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Dana Kelley, Viola

Violist Dana Kelley has been a top prizewinner in the Sphinx Music Competition and the Irving M. Klein International String Competition. She is a member of the Orpheus Chamber Orchestra, and recently completed an Artist Diploma in String Quartet Studies from the Juilliard School as a member of the Argus Quartet. The Argus Quartet was named the First Prize Winners of both of the 2017 M-Prize Chamber Arts Competition, the 2017 Concert Artists Guild Victor Elmaleh Competition and were recipients of the 2018 Classical Recording Foundation Award and the 2018 Salon de Virtuosi Award. Dana was a 2014-2016 Fellow in Ensemble Connect - a performance and teaching program of Carnegie Hall, The Juilliard School, and The Weill Music Institute. She received her Bachelor’s of Music from the Blair School of Music at Vanderbilt University, studying violin with Cornelia Heard and viola with Kathryn Plummer, and completed her Master’s of Music degree at the New England Conservatory as a student of Kim Kashkashian. Dana has collaborated with artists such as Ralph Kirshbaum, Nobuko Imai, and Miriam Fried, and participated in Ravinia’s Steans Musicians on Tour.  She frequently performs with The Metropolitan Opera Orchestra, A Far Cry, and The Knights chamber orchestras. She has attended festivals such as Ravinia’s Steans Music Institute, the Lucerne Academy, the International Summer Academy of the mdw – University of Music and Performing Arts Vienna, the Schiermonnikoog International Chamber Music Festival, Kneisel Hall, and the Aspen Music Festival and School.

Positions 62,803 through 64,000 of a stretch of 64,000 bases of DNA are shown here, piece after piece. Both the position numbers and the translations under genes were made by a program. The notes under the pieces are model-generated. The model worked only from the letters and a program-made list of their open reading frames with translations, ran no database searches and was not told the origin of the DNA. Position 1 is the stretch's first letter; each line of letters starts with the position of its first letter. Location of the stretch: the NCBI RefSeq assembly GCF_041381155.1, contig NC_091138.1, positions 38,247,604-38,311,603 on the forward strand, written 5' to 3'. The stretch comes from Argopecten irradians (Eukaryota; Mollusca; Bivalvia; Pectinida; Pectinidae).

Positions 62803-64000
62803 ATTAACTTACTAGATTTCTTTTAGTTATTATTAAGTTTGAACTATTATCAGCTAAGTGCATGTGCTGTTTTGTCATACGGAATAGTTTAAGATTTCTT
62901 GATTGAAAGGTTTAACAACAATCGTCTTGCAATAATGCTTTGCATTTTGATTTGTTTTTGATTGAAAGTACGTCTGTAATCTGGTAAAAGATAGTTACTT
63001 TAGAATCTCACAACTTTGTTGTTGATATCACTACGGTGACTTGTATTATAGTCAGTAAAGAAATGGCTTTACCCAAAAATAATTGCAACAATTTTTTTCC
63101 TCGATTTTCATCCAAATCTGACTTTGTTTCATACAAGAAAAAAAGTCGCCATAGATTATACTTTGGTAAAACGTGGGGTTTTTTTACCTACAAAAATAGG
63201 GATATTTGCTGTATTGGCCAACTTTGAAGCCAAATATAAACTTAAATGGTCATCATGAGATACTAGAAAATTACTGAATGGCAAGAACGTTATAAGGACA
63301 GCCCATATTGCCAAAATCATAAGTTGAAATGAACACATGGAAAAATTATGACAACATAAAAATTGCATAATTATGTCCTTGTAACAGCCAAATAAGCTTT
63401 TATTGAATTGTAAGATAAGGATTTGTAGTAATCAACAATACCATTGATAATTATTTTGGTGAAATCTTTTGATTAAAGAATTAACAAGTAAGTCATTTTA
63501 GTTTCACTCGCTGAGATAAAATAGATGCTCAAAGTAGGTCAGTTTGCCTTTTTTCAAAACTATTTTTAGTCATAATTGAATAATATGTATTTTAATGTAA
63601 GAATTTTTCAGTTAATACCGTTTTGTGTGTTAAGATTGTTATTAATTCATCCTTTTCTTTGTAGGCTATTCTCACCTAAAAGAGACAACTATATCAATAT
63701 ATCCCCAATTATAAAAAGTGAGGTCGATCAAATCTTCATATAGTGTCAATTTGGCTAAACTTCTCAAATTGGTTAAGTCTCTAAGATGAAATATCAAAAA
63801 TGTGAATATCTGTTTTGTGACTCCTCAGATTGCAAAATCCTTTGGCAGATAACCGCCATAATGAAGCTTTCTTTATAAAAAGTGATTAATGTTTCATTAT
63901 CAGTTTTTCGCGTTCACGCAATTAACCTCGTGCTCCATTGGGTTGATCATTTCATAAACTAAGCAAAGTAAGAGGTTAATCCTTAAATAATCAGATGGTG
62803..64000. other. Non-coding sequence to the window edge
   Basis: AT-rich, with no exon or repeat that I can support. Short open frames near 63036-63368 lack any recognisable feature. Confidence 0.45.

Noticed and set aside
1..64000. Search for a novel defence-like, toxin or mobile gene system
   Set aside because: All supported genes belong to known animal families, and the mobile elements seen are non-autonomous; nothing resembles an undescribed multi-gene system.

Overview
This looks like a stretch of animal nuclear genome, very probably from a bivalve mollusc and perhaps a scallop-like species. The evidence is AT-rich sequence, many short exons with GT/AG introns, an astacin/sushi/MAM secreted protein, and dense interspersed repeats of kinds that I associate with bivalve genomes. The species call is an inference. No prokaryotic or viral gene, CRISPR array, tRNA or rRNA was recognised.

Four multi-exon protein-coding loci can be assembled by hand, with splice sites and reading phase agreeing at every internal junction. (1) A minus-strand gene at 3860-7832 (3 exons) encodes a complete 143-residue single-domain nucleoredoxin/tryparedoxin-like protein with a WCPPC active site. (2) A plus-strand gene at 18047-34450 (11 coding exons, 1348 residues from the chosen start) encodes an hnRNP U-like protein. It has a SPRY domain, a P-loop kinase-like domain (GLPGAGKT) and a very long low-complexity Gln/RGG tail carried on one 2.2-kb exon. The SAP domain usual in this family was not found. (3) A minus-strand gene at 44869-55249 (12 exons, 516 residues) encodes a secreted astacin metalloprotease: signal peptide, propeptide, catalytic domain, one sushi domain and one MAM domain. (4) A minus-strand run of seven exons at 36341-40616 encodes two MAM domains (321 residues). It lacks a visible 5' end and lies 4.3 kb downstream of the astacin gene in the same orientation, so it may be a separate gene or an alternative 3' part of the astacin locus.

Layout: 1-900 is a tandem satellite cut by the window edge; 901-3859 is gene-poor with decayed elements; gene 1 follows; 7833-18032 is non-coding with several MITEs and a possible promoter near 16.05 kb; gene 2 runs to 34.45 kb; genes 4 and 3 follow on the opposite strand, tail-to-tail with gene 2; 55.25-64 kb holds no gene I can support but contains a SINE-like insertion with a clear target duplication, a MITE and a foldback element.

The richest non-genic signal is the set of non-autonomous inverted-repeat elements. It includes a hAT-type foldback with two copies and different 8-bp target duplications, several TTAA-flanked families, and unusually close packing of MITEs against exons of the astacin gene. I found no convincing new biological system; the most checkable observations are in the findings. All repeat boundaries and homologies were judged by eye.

Michael Haas, Cello

Hailed as a “sterling musician” by the Washington Post, cellist Michael Haas has performed for audiences in New York and around the world. As a member of the acclaimed Momenta Quartet he has premiered works by over 100 living composers and performed internationally at the Cervantino Festival, Ostrava Days Festival, Bolivia’s Instituto Laredo, and at Salihara in Jakarta. He can be seen in New York with a wide range of ensembles, including the American Symphony, Ensemble Échappé, Mark Morris Dance Group, Argento Chamber Ensemble, and Trinity Wall Street's NOVUS NY. Mr. Haas holds degrees from the Curtis Institute of Music and Juilliard School.